Yes, dermatology is a very desirable specialty.  Some people pursue dermatology because of a passion for skin, beauty, anti-aging, and health.  Some pursue it because of its unique blend of cosmetic and surgical.  Others pursue it because of the work-life balance associated with private medical practices and traditional working hours.  Regardless of your motivation, it is a desirable specialty and that means it can be competitive.  So, if you dream of a career in dermatology, you may wonder how to get started.

As the Program Director at Advanced Training in Dermatology, that is a question I get asked often. There is no one sure-fire way, but here are a few suggestions:


Having experience eases the burden of on-the-job training for the practice.  We have all been in the position of applying for a job and being told that you need prior experience – but how do you get experience if no will hire you to give you experience?  Right?  Experience can come in many different forms:

Volunteer.  Connect with your local advocacy groups and hospitals about opportunities to volunteer in education and out-reach programs.  Not only will volunteering help add experience to your resume, it will also demonstrate your commitment to the specialty.  For example, many organizations including hospitals and non-profit organizations need volunteers to assist in skin cancer screenings or educational programs.  Look up other dermatology advocacy groups in your area (the National Psoriasis Foundation and the National Eczema Association are 2 popular ones) and explore ways to help with their outreach programs.

Shadow/Intern.  Leverage your connections (see Networking below) for opportunities for unpaid internships or spend time shadowing in dermatology practices.

Classes & Certificates. Research and take advantage of additional education opportunities in dermatology.  Certificate program and continuing education credits demonstrate that you have important and valuable dermatology knowledge and are prepared to work in the specialty. Our program, Advanced Training in Dermatology, was designed to provide education and training (with a Certificate and CE) to prepare you to join a dermatology practice knowledgeable about the specialty.  (Learn more about Be sure to showcase your advanced education on your resume, and talk about it in your interviews.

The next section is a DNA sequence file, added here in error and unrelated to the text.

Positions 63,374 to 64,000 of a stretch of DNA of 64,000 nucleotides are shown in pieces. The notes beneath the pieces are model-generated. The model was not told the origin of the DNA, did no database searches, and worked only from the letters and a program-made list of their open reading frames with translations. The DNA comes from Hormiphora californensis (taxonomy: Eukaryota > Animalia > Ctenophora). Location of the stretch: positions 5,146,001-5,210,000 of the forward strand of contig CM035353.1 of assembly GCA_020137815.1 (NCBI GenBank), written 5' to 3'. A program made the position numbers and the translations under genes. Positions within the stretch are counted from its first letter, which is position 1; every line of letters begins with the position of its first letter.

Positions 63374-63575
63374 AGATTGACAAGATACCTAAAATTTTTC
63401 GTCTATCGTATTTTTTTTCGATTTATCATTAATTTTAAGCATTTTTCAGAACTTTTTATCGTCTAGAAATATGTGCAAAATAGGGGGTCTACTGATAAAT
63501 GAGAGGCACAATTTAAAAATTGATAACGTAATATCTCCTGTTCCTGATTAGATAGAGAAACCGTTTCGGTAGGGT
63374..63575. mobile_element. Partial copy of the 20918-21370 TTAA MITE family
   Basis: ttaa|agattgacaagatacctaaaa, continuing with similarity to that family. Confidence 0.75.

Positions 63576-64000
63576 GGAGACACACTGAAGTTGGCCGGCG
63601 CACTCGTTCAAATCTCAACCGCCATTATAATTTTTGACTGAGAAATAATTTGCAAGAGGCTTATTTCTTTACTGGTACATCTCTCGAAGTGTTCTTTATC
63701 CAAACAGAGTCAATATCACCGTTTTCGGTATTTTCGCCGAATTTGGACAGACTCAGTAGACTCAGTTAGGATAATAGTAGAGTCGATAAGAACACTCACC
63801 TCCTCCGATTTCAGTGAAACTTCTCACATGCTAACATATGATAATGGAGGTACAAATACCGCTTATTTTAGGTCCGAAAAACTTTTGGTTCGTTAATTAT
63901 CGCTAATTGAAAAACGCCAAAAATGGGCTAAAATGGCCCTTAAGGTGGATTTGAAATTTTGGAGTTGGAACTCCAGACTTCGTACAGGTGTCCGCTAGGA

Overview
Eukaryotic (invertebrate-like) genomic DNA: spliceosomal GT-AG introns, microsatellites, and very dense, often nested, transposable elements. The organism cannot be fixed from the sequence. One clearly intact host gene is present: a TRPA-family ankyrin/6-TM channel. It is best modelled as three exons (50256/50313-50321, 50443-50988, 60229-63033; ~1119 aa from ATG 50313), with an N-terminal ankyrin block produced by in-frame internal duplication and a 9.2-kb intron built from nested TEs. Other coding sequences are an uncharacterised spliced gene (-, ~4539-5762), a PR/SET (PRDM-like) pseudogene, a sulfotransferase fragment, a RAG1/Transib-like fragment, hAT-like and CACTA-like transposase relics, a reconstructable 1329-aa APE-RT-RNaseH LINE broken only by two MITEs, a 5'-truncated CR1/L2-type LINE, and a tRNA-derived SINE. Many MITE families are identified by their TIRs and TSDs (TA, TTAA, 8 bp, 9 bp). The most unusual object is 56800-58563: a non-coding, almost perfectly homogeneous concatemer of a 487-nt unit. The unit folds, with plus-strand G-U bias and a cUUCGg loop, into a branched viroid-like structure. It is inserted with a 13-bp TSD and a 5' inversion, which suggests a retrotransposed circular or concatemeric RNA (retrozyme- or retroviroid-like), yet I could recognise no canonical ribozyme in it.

Networking is a great tool to help in a job search.  It can help you find out about open jobs before they are posted, and sometimes can provide a connection that can introduce you and/or actually recommend you!

Social Networks.  LinkedIn and Facebook are the most popular platforms.  Be sure to join groups that interest you and actively participate — comment on posts and private message thoughts or an introduction to the author.  In addition to professional organizations, consider joining support and advocacy groups that focus on skin conditions that are meaningful to you.

Professional Organizations.  Memberships in professional organizations, like the Dermatology Nurse Association, not only can provide you with valuable professional connections, it can help keep you informed of relevant industry news, and further shows your dedication and commitment on your resume.

Recruiters.  There are recruiters that specialize in dermatology placement.  Join their Facebook and LinkedIn groups.  And be active participants by commenting on posts and sharing information too.



Your resume is your introduction to your prospective employers.  There are a lot of resources available online to help craft a strong resume.  Tailor your resume for the job you are applying for to show how your skills match up to what the position requires. So if you are applying for a dermatology job, don’t just include your dermatology education, experience, and community involvement on your resume – showcase it!